Each has advantages and disadvantages over the others, depending on your list of priorities.
Hagwons – TESOL Jobs South Korea
Hagwons are privately owned and seem to start up and shut down frequently. They don’t tend to offer the same job security as a position at a public school with government funding.
Don’t let this scare you away from applying for hagwons. DO check the company’s credibility by looking at their website or requesting an e-mail address. So you can correspond with other teachers at the school.
Another major difference is that hagwons tend to hold somewhat strange hours since students will be coming after school from early afternoon to late evening, as well as Saturdays, so that is probably the time frame you will be working.
If you are a late riser you may count this as a benefit over public schools which are pretty standard early morning to mid-afternoon. Hagwons vary greatly in class size and the amount of support you will get from fellow staff members and with instructional materials.
If these things concern you, be sure you have a firm understanding of the situation at the particular hagwon you are interviewing with before you sign anything.
English Villages – TESOL Jobs South Korea
English villages tend to be larger operations and therefore a bit more stable than hagwons. They are usually run somewhat like a summer camp (but year-round) with as much total English immersion as possible.
This means you will have a high turnover rate of students, maybe changing weekly. These can have a more laid-back and fun atmosphere. And since you will be doing the same thing weekly, you’re likely to learn what you need to do pretty quickly, and your lesson planning will probably be minimal.
However, since you will be doing the same thing weekly this has the potential to become monotonous. It’s up to you to keep it interesting.
EPIK – TESOL Jobs South Korea
At public schools, you will probably keep the same students for at least a semester, and have a chance to really get to know them and build a rapport.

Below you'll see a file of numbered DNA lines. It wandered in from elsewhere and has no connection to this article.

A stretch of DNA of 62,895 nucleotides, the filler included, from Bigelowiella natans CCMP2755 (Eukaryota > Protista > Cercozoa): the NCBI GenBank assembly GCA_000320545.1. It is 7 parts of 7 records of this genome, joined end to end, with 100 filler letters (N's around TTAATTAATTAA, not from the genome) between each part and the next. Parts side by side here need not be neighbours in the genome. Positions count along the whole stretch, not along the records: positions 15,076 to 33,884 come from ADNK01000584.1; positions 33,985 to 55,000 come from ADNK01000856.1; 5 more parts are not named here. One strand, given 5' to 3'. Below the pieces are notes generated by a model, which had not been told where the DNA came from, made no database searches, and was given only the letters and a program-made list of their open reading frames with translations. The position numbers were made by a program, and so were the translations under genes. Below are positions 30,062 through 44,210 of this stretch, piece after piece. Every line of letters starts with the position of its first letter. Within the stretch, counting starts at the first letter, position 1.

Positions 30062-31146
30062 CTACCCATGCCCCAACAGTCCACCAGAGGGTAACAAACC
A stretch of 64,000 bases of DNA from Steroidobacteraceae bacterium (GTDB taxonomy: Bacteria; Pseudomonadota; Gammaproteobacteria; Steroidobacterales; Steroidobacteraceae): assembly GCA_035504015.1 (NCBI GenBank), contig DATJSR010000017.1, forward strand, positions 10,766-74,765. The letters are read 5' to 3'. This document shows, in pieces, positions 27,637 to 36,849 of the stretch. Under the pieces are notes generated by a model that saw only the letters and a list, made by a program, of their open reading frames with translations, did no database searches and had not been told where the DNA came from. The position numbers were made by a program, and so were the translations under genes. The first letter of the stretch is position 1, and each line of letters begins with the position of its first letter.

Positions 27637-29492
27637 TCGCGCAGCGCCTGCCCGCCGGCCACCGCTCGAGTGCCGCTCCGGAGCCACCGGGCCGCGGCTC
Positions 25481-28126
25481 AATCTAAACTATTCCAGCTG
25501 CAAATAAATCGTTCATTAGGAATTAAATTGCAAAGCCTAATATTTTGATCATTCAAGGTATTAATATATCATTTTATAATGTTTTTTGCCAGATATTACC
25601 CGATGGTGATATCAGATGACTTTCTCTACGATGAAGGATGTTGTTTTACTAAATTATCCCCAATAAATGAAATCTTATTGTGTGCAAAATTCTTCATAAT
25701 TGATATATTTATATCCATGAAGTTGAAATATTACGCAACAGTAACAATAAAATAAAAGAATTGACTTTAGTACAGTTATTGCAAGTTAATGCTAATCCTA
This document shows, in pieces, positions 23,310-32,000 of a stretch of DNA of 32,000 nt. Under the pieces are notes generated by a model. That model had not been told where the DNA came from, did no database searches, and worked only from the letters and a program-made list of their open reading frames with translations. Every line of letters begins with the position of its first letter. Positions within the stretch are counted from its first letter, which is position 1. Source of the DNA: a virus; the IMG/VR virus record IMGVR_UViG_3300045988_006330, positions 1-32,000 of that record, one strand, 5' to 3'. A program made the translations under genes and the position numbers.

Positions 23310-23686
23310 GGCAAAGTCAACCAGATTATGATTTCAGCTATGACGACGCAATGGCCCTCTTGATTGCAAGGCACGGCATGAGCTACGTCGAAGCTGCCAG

These jobs are also pretty stable since the government backs them, and you will probably have at least one Korean teacher to help you out in the classroom or to collaborate with on lessons.
However, you will most likely have to do a lot of lesson planning in this position (but don’t worry, you’ve got a TESOL certificate so you know what to do).
Whichever teaching job you decide is right for you, you can expect your accommodations to be provided, and expect them to be very small. Many jobs also provide a stipend for utilities on top of your monthly salary, and many will reimburse you for the cost of your plane ticket to Korea.
It’s completely possible to get hired from abroad. Expect phone interviews (possibly with people who speak less than perfect English).
It is also common that applicants are required to send a photo, a criminal background check, official transcripts, and an original copy of their diploma or other credentials. Use your best judgment. Make a copy of important documents to keep until you get the originals back. Many people go through recruiters if looking for a job from outside Korea to help bridge the culture/language gap.
And don’t worry, the school pays the recruitment fee, you don’t. If you’re already in Korea when you apply for jobs, you’ll need to leave the country to get your visa sorted out. And most schools will pay for you to go to Japan for a weekend to do that.